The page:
- Move your hand up slowly over his head, letting his nose follow your hand as you raise it. As his head goes up, his butt will go down into a sitting position. When he does this, say the command word “sit” so that he pairs the word with the action he just did.
- Once he is in the sitting position, release the treat to his mouth and give your signs of approval (head pat, ear rub, the words “good sit”).
- Repeat this training for a few minutes every day until he masters the command.
To learn this, your dog should first have mastered the command to sit. The goal of this command is to get your dog to remain in his place until given another command. This teaches the dog self-control in the face of the strong urge to remain by his master’s side. It will also keep the dog from charging the door every time he hears the doorbell or a knock from a visitor. Have a release word ready like “okay” or “go” when you want him to break his stay.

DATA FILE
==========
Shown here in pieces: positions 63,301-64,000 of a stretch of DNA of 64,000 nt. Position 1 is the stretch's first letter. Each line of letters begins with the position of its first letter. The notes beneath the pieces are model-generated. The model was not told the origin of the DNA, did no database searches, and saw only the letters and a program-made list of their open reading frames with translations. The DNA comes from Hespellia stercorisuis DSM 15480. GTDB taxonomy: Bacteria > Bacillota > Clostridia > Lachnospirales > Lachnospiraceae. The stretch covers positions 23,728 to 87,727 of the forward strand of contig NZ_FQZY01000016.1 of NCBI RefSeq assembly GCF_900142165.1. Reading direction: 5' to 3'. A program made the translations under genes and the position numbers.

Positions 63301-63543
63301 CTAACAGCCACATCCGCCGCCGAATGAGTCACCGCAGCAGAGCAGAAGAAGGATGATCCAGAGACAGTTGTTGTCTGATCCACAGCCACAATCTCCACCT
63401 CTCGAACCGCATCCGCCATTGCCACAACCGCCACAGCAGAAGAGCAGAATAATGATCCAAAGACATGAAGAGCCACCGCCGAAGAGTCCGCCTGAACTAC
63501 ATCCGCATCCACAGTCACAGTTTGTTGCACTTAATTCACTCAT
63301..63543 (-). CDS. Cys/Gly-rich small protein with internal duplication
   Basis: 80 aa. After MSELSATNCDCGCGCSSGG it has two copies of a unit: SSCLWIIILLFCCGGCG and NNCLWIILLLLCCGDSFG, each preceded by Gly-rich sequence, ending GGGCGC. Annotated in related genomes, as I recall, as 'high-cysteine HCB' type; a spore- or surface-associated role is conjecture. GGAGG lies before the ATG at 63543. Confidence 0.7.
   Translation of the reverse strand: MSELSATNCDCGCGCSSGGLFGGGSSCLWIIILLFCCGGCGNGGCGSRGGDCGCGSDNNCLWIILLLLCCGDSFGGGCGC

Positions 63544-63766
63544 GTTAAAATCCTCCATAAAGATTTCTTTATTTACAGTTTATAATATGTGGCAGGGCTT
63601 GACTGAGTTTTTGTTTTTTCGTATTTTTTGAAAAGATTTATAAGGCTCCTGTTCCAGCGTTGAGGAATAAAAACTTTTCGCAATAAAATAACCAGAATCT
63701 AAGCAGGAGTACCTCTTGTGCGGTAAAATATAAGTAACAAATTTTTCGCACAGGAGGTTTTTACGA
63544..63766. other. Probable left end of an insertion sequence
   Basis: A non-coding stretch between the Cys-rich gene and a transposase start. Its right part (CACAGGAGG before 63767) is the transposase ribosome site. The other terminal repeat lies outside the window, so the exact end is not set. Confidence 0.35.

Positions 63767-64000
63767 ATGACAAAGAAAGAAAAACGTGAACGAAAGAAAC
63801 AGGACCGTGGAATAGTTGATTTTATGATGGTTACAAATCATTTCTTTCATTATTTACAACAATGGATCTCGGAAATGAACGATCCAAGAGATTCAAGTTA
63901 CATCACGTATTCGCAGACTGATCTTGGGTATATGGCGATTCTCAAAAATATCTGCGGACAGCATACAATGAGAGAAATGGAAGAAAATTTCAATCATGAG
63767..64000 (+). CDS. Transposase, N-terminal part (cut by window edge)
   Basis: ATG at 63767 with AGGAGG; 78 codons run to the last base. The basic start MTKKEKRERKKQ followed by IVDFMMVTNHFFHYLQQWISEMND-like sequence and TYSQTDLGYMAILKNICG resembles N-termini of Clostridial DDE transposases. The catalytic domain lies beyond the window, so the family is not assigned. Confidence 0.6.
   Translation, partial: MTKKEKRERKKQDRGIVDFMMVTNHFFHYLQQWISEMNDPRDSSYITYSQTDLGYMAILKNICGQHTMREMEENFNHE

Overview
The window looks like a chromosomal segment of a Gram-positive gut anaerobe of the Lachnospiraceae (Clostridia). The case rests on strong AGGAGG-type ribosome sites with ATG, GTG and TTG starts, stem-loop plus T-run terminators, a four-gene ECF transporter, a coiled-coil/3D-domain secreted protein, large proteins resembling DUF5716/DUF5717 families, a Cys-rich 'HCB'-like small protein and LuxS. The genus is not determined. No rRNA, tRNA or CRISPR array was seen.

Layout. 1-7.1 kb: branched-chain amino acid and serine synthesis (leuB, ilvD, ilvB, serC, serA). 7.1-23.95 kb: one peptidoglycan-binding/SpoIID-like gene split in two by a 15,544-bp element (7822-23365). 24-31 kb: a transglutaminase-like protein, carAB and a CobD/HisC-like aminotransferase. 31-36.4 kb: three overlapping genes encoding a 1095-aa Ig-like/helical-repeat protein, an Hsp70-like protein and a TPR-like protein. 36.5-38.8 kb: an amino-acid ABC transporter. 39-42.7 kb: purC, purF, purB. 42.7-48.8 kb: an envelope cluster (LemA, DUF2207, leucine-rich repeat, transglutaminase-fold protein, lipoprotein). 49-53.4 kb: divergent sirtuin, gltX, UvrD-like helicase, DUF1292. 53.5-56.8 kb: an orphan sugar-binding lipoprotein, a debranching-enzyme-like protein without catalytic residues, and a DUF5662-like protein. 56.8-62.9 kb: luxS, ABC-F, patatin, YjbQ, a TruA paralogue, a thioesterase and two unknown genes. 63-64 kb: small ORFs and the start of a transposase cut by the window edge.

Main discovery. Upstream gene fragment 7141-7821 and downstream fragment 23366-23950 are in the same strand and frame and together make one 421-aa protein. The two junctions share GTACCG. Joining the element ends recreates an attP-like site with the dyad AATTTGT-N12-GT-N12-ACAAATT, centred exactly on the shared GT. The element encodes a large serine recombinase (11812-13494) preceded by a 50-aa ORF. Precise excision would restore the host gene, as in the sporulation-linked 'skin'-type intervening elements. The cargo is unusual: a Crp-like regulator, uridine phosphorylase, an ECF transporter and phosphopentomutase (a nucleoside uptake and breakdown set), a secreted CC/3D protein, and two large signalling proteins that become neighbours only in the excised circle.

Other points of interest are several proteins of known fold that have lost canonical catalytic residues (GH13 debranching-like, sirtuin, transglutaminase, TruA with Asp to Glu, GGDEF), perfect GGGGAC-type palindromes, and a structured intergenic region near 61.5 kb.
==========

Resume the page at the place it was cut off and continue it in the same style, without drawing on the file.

- Command the dog to sit. Then move to stand in front of the dog.
- Hold the flat of your palm in front of his nose while saying “Stay”.
- Take a few steps back then return to your original position in front of the dog. Say your release word then reward him with a treat or words of praise if he stays.
- If not, calmly put him back into the sitting position and repeat the hand signal for “stay” and take a few steps back. Once he understands what you want him to do and is able to comply, you can administer the reward.
- Keep repeating this pattern, gradually increasing the number of steps you take away from the dog, until he masters the command and is able to hold his position until given the release word.
This command helps manage the dog’s behaviour by letting him know that you want him by your side for a task or to keep him out of potential trouble.
- Attach a leash to your dog’s collar. Stand in front of him holding the leash firmly but hanging loosely in your hand.
- Give the command “Come” while gently pulling on the leash towards you. When he approaches you without resisting or pulling away, give him words of affection and a treat.
- Keep practicing the command with the leash until he masters it. Later, you can remove the leash and practice in a safe, enclosed place until he is able to come when called.